The X Button - Curses and Courses

by Todd Ciolek,

I hope that all of you had a good holiday season. You surely did if you judge the entire Christmas span in terms of how many new Guilty Gear games arrive. Guilty Gear Xrd came out in December, and the special edition, briefly delayed by labor strikes, squeaked out just before Christmas. The whole of Xrd merits a full review, but there's nothing to stop me from taking on the game's Limited Edition in all its material pandering.

Priced at twenty bucks more than the vanilla edition, Guilty Gear Xrd's box set packs everything in an outer sleeve and a mock-up of the Backyard. As seen in the game's melodramatic pseudo-Biblical intro, the Backyard is the essence of a parallel dimension reduced to a cog-covered book for philosophical purposes. The Limited Edition's box is just slightly embossed instead of coated in machinery, but you can't expect a fully mechanized demon-book for twenty bucks.

Within you'll find a Guilty Gear Codex, a soundtrack CD, Guilty Gear Xrd with its special cover, and a metal keychain with the word FREE on it. We'll explain that later. The CD is a touch disappointing, as it's not the full soundtrack. It's a ten-track “Vocal Collection” with Naoki Hashimoto roaring over Guilty Gear creator Daisuke Ishiwatari's compositions. I've always liked Guilty Gear's music, but I prefer it without singing—even when that singing comes from Hashimoto.

The Codex is the most interesting chunk of the Limited Edition. It's full of character profiles and backstory, plus a little glossary of warped Guilty Gear terminology. While the game itself has a voluminous collection of history, the Codex is a good supplement for fans who need to know about May's fellow Jellyfish Pirates or Dr. Paradigm's loosely allied Ganymede Archipelago or what the hair-sculpting Millia Rage cares about (chastity, for some reason). There's some artwork in there as well, though the illustrations aren't as extensive as you'll find in a full collection. Until the good people at Udon release a Guilty Gear artbook, the Codex is as close as English-speaking fans can get.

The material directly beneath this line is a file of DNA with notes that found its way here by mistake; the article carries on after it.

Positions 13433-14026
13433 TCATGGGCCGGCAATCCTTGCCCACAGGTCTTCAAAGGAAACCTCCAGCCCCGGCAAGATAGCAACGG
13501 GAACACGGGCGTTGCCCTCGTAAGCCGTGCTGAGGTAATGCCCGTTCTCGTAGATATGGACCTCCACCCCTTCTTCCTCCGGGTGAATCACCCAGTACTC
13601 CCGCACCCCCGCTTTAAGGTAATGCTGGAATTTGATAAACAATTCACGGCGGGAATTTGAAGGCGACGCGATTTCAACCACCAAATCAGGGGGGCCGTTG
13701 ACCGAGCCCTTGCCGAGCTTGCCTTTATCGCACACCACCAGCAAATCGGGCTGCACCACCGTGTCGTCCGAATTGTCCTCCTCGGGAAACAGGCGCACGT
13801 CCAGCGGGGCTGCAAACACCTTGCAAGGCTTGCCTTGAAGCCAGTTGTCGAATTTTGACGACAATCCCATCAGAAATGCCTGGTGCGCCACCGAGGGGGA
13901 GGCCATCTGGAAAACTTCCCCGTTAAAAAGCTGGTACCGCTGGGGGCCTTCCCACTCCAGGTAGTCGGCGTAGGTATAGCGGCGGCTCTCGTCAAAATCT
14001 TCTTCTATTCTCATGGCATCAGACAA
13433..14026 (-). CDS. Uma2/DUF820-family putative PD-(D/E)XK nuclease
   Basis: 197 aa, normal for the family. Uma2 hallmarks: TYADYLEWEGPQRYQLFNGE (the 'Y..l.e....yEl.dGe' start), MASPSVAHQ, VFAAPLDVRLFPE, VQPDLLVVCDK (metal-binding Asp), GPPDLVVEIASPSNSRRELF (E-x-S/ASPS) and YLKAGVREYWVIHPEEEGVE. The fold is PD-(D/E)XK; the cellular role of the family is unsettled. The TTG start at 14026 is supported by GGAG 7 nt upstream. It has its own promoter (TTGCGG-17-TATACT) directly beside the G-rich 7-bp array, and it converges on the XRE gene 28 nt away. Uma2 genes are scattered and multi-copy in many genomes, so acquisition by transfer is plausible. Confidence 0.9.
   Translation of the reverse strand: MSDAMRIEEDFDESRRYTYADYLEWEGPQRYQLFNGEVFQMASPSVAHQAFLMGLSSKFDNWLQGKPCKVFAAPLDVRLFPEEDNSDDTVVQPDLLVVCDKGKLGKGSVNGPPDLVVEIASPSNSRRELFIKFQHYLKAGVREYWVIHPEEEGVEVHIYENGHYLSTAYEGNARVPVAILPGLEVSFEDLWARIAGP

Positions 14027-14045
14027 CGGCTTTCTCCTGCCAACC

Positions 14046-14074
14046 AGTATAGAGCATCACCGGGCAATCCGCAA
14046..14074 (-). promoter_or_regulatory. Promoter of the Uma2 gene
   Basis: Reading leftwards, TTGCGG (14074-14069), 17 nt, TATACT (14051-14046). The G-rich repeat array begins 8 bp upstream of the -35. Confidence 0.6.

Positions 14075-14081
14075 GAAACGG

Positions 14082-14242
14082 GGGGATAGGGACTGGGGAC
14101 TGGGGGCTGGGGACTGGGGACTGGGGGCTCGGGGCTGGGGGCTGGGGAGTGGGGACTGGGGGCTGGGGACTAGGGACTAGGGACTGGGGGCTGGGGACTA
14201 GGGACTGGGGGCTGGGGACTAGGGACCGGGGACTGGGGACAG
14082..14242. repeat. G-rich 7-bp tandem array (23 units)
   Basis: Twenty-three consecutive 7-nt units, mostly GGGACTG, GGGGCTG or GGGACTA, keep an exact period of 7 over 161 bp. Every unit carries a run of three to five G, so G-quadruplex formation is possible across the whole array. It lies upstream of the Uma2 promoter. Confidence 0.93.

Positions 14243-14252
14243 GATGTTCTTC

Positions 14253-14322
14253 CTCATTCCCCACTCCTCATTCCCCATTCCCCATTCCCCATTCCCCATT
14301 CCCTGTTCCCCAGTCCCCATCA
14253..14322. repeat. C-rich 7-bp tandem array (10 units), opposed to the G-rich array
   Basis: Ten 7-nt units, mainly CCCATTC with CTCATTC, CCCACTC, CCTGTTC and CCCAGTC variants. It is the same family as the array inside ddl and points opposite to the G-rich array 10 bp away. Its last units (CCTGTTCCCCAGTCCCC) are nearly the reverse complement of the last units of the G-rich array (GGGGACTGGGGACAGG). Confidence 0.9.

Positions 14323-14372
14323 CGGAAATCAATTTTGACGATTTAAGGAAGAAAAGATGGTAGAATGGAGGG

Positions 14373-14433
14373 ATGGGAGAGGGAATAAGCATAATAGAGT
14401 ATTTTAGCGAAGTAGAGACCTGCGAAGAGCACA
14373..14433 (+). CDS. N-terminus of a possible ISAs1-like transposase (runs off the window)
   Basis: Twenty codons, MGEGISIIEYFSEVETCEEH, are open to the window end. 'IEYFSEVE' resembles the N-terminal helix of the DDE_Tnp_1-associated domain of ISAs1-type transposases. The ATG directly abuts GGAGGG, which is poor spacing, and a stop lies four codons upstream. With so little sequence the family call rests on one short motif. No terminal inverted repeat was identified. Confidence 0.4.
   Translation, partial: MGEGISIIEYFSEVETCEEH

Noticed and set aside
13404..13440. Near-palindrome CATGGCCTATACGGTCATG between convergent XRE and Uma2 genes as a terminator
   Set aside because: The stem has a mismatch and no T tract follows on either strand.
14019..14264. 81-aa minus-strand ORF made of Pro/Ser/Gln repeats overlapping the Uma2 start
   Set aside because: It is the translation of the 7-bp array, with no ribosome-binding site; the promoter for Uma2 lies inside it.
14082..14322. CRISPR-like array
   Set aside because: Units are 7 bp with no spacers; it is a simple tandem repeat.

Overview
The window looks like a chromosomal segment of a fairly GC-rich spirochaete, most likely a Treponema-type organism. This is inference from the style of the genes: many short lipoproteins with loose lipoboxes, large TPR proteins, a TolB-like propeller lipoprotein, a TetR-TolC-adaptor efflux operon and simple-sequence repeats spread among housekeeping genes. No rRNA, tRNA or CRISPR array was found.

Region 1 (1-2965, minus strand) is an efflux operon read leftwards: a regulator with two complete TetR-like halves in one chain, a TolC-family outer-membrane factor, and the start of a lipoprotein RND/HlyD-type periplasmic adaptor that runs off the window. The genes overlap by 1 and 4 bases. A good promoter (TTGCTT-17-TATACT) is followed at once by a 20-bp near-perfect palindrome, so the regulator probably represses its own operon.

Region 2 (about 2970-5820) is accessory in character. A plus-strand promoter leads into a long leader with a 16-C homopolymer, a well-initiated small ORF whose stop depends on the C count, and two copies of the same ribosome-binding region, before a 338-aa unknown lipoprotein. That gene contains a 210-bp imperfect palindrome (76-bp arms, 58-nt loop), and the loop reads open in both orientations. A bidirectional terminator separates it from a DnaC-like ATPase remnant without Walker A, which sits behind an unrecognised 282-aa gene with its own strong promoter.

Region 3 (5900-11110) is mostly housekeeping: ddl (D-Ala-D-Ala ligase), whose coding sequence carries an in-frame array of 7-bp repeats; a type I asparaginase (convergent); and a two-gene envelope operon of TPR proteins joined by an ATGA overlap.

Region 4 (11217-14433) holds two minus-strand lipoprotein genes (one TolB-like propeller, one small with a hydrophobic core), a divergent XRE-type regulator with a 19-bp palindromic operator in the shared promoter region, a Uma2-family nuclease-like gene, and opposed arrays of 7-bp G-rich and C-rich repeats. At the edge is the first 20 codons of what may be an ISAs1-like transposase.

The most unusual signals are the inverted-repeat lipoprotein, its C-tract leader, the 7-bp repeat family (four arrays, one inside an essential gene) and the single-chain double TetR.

Lastly, we have the keychain. Sol Badguy, protagonist of a series seldom given to subtlety, wears a belt buckle that reads FREE, and this keychain replicates that. It's strange that Aksys Games didn't make it a real belt buckle, but there's slightly more chance of people actually using a keychain. I find myself mystified, though; it's a little too nice to haul around with scratchy keys, but it's not the sort of thing I'd display proudly on the car's rear-view mirror. So back in the box it goes.

Is this box set really worth an extra twenty bucks? As much as I like the book and the outer packaging, I think something is missing. A second, more art-heavy book? A statue of Sol or Millia or President Chipp Zanuff? A Ramlethal Valentine punching puppet? I'm not sure. Perhaps I just expected more reading material from a giant book.


The Disaster Report series met a strange end back in 2011. The Tohoku Earthquake struck right when Irem was to release the fourth catastrophe-survival game in Japan, and such real-world horrors led Irem to delay and eventually cancel the now-controversial title. It effectively ended Irem's association with interesting video games, as the company also canceled Steambot Chronicles 2 and resigned themselves to a life of humdrum pachislot titles and occasional classic reissue or visual novel. But things were not over for Disaster Report.